Running a business without a backup and disaster recovery (BDR) strategy in place would be like jumping out of a plane without a parachute. It’s unheard of. You run the risk of losing more than just your business’ data. A data loss event has the potential to create a situation that would make it nearly impossible for your company to recover from. For the longest time, a tape backup was the most prominent data backup solution. Today we look at the tape backup and why they are a less than ideal solution to your backup needs.
When Tape Was King
Today, we are accustomed to clicking a button or dragging files to upload to the cloud. A simple procedure that we don’t think too much about. But before the cloud, there were tape backups. For years, tape backups were the backup solution for businesses. The day’s work would be copied onto magnetic tape. It would then be stored either on or off-site in the event of data loss. With no other options, tape backups were the way to go.
Problems with a Tape Backup
As you could imagine, tape backups come with a lot of disadvantages. Looking at them through today’s technology, tape backups almost look primitive. There are a few reasons why having a physical backup in the age of the cloud is still a good idea, but by no means should it be your only backup. Here’s why.
So many of our technological processes are automated. There was a time when a person had to do a task themselves. For a tape backup, an employee would have to set the backup, or it wouldn’t be done. There was no room for error. If the person responsible for the backup didn’t do it, an entire day’s worth of work and data could be in jeopardy.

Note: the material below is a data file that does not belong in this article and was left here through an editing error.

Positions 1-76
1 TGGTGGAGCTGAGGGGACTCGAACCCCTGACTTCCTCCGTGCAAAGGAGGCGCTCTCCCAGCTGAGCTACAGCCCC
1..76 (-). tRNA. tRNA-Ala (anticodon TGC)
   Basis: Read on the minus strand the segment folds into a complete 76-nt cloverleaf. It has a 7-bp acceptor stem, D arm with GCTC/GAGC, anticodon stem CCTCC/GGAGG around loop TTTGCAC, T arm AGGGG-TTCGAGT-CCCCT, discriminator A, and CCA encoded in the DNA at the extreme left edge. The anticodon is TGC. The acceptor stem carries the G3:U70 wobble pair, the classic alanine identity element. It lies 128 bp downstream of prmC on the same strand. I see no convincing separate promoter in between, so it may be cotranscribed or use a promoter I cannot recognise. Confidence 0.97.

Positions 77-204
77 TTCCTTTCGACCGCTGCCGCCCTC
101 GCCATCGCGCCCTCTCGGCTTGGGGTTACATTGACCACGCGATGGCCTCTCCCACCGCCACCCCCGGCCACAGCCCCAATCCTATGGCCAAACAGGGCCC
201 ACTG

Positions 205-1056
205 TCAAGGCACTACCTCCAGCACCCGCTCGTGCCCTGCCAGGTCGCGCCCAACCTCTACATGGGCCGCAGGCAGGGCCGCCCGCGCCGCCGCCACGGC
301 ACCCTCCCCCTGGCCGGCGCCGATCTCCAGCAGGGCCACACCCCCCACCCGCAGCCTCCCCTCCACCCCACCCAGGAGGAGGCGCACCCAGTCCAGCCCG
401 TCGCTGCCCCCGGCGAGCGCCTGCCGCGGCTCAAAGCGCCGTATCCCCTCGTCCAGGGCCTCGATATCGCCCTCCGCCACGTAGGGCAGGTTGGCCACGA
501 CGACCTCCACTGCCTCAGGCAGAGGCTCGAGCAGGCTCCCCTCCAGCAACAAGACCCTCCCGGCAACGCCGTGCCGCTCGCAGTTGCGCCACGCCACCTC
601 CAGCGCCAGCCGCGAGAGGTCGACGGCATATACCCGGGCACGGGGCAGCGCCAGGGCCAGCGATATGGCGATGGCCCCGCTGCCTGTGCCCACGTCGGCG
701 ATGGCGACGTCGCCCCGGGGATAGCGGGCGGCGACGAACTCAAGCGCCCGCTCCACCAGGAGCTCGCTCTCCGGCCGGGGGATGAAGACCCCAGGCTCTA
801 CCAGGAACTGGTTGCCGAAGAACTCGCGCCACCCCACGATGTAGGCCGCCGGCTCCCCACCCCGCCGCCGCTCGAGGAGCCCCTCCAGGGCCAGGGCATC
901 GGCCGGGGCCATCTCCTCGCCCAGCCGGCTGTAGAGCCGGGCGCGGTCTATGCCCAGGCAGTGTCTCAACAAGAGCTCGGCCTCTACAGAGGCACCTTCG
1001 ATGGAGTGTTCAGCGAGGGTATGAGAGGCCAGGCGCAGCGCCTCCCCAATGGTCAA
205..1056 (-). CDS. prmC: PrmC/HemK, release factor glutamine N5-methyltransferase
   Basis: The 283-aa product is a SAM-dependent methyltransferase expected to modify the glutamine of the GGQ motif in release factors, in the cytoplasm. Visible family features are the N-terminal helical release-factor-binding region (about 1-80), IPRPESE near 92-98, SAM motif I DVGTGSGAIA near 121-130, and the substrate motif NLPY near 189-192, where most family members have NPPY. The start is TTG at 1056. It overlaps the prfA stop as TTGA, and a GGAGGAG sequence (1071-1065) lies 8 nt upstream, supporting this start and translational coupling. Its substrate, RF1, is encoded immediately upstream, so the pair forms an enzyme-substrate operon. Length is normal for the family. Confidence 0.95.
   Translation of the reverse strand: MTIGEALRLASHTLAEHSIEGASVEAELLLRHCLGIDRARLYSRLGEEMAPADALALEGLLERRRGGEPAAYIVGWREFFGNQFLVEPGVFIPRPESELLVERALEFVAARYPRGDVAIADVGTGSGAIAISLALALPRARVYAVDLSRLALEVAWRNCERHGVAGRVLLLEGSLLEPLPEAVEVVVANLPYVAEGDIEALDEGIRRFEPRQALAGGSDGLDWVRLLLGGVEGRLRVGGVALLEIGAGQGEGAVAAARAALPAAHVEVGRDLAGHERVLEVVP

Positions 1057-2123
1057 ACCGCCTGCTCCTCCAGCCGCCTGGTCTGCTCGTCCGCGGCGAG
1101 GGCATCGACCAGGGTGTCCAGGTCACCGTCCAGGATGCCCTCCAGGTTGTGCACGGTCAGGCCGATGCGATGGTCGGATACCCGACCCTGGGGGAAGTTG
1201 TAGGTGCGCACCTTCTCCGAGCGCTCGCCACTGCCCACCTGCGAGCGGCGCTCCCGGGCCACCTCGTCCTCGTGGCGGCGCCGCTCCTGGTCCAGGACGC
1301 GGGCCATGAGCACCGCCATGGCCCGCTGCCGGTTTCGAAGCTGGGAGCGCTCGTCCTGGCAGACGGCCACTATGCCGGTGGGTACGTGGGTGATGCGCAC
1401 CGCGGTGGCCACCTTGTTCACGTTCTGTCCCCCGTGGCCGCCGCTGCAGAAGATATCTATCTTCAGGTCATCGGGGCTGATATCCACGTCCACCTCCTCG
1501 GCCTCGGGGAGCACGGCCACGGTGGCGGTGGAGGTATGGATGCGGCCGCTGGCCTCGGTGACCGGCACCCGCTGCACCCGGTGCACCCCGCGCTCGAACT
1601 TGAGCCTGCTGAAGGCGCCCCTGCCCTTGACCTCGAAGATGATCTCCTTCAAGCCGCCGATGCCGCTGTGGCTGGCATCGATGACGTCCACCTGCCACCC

A tape backup takes up more than just an employee’s time. Tape backups are very resource-intensive. Because of this, tape backups would have to be done after-hours, so there wasn’t too much strain on the network. This meant one backup per day. That left a lot of data at risk of being lost.
The most glaring disadvantage of a physical tape backup is that it can be destroyed. Much like your office building, a physical backup can be lost in a flood, fire, or other natural disasters. To minimize the risk, a tape backup would be stored off-site. This just made the backup harder to access if it would need to be recovered.
Cloud Backup and Recovery
By now you might realize that a backup and disaster recovery strategy utilizing the cloud solves all these issues. A cloud backup can be automated to take place as often as every 15 minutes, ensuring as little data as possible is subject to potentially being lost. Automatic updates also require fewer business resources. Finally, cloud backups are stored off-site and across multiple locations, making them secure and easily accessible when they are needed.